I truly believe that oil is much better being too thin than too thick. Over the years we have been going to thinner and thinner oils despite hotter engines with turbos and the like. The tendency is that people figure they need a 40 weight oils but then use a 50 instead. Better thinking is that if you think you need a 40, use a 30 weight oil instead. I firmly believe this based on all I know about oils.

    As it turns out synthetic oils do cling to parts better as they have higher film strength than mineral oils. Synthetics are thinner overall. They have greater slipperiness. Yet they stick better to engine parts. Again, this concept is the opposite of normal thinking.

    The thickness of moving oil is measured in centiStokes or cS. Most engines want the oil viscosity to be around 10 cS at normal operating temperature. The really thick multigrade oils have a viscosity of 20 cS at operating temperature. One is not twice as thick as the other, it is only 10 cS thicker.

    As we increase the heat from 212 F to 302 F the most commonly recommended oil thins from 10 cS to 3 cS. The thicker oil drops from 20 cS to 4 cS. Note that in a very hot engine the difference between the two oils is now only 1 - 2 cS. In other words they have about the same thickness. There is little advantage to a thicker based oil as a 20W-50 at very high temperatures. No, the 4 cS oil is not twice as thick as the 2 or 3 cS oil. This difference is almost insignificant.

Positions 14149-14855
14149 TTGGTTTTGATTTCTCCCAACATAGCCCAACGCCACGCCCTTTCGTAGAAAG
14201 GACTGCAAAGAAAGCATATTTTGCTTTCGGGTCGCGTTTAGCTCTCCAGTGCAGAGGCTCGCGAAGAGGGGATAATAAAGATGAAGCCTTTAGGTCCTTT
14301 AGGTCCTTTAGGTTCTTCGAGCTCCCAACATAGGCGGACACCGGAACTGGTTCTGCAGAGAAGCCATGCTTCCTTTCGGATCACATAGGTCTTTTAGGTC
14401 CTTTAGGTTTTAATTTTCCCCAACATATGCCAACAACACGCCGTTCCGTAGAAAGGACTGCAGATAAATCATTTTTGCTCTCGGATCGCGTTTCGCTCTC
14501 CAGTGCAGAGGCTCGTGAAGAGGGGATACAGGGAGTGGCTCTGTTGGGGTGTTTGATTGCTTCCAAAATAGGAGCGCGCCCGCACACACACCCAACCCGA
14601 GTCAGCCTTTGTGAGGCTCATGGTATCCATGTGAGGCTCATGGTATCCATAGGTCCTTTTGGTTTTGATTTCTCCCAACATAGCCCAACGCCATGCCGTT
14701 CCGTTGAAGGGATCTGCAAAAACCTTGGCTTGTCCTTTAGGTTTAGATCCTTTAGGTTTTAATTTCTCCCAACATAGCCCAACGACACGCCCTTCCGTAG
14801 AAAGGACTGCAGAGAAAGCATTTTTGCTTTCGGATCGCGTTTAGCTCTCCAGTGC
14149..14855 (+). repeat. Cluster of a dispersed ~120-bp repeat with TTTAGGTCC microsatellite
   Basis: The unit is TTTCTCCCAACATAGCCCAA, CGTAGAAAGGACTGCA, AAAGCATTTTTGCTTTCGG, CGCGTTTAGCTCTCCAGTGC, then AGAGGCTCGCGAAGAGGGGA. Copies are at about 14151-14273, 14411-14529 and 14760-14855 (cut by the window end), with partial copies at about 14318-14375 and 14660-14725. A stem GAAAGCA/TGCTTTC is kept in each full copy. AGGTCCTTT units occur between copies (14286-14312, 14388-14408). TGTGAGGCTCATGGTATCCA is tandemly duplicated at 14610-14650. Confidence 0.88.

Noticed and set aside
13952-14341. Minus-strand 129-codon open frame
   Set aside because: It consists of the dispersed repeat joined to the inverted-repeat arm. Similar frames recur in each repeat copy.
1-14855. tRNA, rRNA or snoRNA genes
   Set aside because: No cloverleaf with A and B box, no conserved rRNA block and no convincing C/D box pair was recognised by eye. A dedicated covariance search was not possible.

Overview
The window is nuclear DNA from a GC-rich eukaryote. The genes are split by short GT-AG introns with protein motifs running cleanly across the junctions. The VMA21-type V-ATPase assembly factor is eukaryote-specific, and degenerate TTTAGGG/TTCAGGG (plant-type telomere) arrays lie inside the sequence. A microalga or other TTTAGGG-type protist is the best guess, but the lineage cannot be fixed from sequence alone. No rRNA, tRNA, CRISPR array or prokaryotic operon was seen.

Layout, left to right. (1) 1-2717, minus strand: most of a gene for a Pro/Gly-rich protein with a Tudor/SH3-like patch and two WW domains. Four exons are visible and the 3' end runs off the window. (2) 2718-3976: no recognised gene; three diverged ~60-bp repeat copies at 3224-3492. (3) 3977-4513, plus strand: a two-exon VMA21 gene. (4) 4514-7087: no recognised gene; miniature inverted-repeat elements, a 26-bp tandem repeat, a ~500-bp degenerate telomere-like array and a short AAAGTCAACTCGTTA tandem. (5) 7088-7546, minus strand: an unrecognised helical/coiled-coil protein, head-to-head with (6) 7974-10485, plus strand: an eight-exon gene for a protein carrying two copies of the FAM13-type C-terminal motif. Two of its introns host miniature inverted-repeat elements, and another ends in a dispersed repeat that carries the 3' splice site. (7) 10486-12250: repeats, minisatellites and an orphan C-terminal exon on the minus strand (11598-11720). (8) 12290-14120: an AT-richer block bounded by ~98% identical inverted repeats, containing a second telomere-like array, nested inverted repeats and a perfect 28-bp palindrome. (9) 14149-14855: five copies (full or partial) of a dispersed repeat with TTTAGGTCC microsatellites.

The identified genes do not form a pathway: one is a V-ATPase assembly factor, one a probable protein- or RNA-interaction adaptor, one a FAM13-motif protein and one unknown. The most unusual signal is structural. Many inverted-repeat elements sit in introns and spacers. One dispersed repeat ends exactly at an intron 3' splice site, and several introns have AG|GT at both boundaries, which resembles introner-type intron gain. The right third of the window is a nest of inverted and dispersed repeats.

There is a huge advantage of using the thinner, 10W-30 at startup where 90 percent of the engine wear occurs. At 75 F the thicker oil has a viscosity in the range of 250 cS while the thinner oil has a viscosity of 100 cS. The thicker stuff is 150 cS thicker. This is a very big difference. I am using the 20W-50 as my thicker oil example here.

    People are always asking about adding things as Slick 50 into the oil tank. Do not do this. The oil companies and engine manufacturers work together very hard to give you the product you need. Engines are running hotter, longer with more BHP from less CID. Smaller, more efficient engines are getting us more MPG and yet better acceleration. These engines last longer and are more reliable.

    Part of that reason is the nature of the lubricants. There is a lot of competition to get us the best working motor oil. Independent additives cannot make the oil better and in many cases makes things worse. There have been engine failures as a result of adding some of these aftermarket additives to motor oil.

    Motor oil that is labeled for RACING ONLY is not usable for every day driving. Often these have more additives that are toxic to your catalytic converters and the environment. These oils generally do not have detergents. These are very important for your engine unless you plan on taking it apart every few weeks and cleaning every single surface. The oils do not meet the API / SAE requirements for ratings as SJ, SL or now SM.